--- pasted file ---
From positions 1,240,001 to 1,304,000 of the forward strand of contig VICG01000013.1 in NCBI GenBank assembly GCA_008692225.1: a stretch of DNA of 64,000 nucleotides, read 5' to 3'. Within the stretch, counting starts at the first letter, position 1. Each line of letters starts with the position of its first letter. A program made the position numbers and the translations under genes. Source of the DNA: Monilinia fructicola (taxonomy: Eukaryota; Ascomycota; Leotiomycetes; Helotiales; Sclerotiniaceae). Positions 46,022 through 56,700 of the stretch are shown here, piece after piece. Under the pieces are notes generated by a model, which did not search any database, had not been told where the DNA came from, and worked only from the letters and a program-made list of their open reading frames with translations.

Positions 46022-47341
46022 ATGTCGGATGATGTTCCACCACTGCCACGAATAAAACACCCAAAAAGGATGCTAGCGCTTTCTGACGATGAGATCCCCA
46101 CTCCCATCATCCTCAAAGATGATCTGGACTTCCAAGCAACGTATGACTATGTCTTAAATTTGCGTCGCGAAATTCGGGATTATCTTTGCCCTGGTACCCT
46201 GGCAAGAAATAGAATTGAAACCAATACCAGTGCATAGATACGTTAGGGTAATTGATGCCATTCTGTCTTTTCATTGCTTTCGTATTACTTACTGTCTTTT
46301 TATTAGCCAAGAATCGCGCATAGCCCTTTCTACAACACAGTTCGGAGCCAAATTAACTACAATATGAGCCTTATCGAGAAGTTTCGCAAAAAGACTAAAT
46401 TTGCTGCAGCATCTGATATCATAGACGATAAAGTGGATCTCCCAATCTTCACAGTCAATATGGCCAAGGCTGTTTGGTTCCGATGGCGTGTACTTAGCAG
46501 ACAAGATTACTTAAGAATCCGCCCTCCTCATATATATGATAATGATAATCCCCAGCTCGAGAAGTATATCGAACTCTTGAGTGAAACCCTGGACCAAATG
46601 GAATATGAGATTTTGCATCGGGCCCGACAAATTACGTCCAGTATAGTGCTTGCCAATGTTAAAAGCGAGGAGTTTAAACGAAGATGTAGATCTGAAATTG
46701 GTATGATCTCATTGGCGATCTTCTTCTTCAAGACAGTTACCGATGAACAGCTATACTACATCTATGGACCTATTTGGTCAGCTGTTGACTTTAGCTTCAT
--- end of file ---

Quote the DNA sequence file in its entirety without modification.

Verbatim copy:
From positions 1,240,001 to 1,304,000 of the forward strand of contig VICG01000013.1 in NCBI GenBank assembly GCA_008692225.1: a stretch of DNA of 64,000 nucleotides, read 5' to 3'. Within the stretch, counting starts at the first letter, position 1. Each line of letters starts with the position of its first letter. A program made the position numbers and the translations under genes. Source of the DNA: Monilinia fructicola (taxonomy: Eukaryota; Ascomycota; Leotiomycetes; Helotiales; Sclerotiniaceae). Positions 46,022 through 56,700 of the stretch are shown here, piece after piece. Under the pieces are notes generated by a model, which did not search any database, had not been told where the DNA came from, and worked only from the letters and a program-made list of their open reading frames with translations.

Positions 46022-47341
46022 ATGTCGGATGATGTTCCACCACTGCCACGAATAAAACACCCAAAAAGGATGCTAGCGCTTTCTGACGATGAGATCCCCA
46101 CTCCCATCATCCTCAAAGATGATCTGGACTTCCAAGCAACGTATGACTATGTCTTAAATTTGCGTCGCGAAATTCGGGATTATCTTTGCCCTGGTACCCT
46201 GGCAAGAAATAGAATTGAAACCAATACCAGTGCATAGATACGTTAGGGTAATTGATGCCATTCTGTCTTTTCATTGCTTTCGTATTACTTACTGTCTTTT
46301 TATTAGCCAAGAATCGCGCATAGCCCTTTCTACAACACAGTTCGGAGCCAAATTAACTACAATATGAGCCTTATCGAGAAGTTTCGCAAAAAGACTAAAT
46401 TTGCTGCAGCATCTGATATCATAGACGATAAAGTGGATCTCCCAATCTTCACAGTCAATATGGCCAAGGCTGTTTGGTTCCGATGGCGTGTACTTAGCAG
46501 ACAAGATTACTTAAGAATCCGCCCTCCTCATATATATGATAATGATAATCCCCAGCTCGAGAAGTATATCGAACTCTTGAGTGAAACCCTGGACCAAATG
46601 GAATATGAGATTTTGCATCGGGCCCGACAAATTACGTCCAGTATAGTGCTTGCCAATGTTAAAAGCGAGGAGTTTAAACGAAGATGTAGATCTGAAATTG
46701 GTATGATCTCATTGGCGATCTTCTTCTTCAAGACAGTTACCGATGAACAGCTATACTACATCTATGGACCTATTTGGTCAGCTGTTGACTTTAGCTTCAT